Pet Passport Trinidad Tobago
Regulations for taking a pet dog or cat to Trinidad and Tobago
- An Import Permit from the Ministry of Agriculture is required.
- ISO 11784/11785 compliant 15 digit pet microchip. If your pet's microchip is not ISO 11784/11785 compliant, you can bring your own microchip scanner.
- Rabies vaccination at least 6 months but not more than one year prior to entry.
- A Blood Titer Test performed no sooner than one month after rabies vaccination and at least five months in advance of entering Trinidad and Tobago. (Have your veterinarian scan your pet's microchip prior to the titer test.)
- Veterinarian Health Certificate for Trinidad and Tobago stating that your pet is in good health and free from infectious diseases.
- Notification to the Veterinary Officer of the scheduled time of arrival at least 24 hours prior to landing.
Entry to Trinadad and Tobago from all other countries not listed above will be subject to 6 months of quarantine.
This completes a pet passport for your dog or cat to enter Trinidad and Tobago.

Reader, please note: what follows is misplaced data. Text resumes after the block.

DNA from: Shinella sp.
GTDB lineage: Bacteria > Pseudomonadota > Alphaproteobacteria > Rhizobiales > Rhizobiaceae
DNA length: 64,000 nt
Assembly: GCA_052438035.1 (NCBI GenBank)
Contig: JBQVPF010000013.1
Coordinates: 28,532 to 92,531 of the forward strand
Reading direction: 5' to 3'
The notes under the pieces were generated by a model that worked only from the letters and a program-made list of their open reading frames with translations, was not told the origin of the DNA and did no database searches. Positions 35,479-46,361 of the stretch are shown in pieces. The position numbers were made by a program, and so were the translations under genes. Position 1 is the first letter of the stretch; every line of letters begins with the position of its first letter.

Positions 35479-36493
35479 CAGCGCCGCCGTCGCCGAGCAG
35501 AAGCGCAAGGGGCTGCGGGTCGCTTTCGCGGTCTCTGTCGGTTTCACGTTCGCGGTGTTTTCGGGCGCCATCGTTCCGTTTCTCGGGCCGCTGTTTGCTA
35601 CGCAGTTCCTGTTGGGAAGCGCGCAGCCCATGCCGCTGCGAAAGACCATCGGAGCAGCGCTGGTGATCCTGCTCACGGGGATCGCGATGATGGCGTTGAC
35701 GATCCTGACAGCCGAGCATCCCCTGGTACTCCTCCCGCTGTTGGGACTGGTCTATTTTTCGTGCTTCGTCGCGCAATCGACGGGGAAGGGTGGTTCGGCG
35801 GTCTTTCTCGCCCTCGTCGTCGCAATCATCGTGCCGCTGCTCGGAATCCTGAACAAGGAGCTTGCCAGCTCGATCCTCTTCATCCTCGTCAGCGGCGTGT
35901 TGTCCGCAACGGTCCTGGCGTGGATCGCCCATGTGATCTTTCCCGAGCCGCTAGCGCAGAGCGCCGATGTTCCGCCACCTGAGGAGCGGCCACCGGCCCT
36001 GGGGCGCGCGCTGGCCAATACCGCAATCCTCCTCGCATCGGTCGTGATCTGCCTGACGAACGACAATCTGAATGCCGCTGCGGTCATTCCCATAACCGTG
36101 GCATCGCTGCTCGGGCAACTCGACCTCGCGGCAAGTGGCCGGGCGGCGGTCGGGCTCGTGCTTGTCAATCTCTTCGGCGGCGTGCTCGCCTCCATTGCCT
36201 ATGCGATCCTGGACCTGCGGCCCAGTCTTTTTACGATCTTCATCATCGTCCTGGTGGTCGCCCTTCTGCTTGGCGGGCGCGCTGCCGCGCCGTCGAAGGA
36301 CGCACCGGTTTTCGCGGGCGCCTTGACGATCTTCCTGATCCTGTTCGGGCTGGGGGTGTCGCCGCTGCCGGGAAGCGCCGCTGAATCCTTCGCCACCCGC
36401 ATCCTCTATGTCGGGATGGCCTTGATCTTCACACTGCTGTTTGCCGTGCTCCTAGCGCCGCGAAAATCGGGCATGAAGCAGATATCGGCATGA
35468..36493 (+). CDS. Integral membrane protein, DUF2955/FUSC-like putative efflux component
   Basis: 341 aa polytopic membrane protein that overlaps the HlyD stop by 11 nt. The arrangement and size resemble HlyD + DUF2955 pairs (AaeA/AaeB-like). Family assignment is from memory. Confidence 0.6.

Whenever you travel to a foreign country like Trinidad and Tobago, it is always advisable to carry some form of identification indicating ownership of your pet.
Failure to comply with these regulations will mean that your pet will be refused entry or returned to the country of origin or placed in quarantine, all at the expense of the person responsible for your pet.
Inspection: All domestic dogs and cats must be free of evidence of disease
communicable to humans when examined at the port of entry to
Trinidad and Tobago. If your dog or cat is not in apparent good health, further examination by a
licensed veterinarian may be required at your expense.
Other Animals: Birds, invertebrates, tropical fish, reptiles, amphibia, mammals such as rodents and rabbits are not subject to requirements of rabies vaccination, but may have to meet other requirements and should have a health certificate to enter Trinidad and Tobago. Pet owners are strongly advised to seek further information from the relevant authority of their country and/or that of the country of destination.
If your pet is not a dog, cat or ferret, and especially if it is a
turtle or parrot, you should verify that
it is not protected under the
Convention on International Trade in Endangered Species of Wild Fauna
and Flora (CITIES). You will need to apply for additional permits
if this is the case. Search their database.
Over 180 countries participate and enforce CITIES regulations. Read more about CITIES.
Veterinary Certificate: All countries have unique veterinary certificates. This form may differ from the veterinary certificate issued by veterinarians in the United States. (APHIS 7001) It is an essential part of the cat or dog passport.
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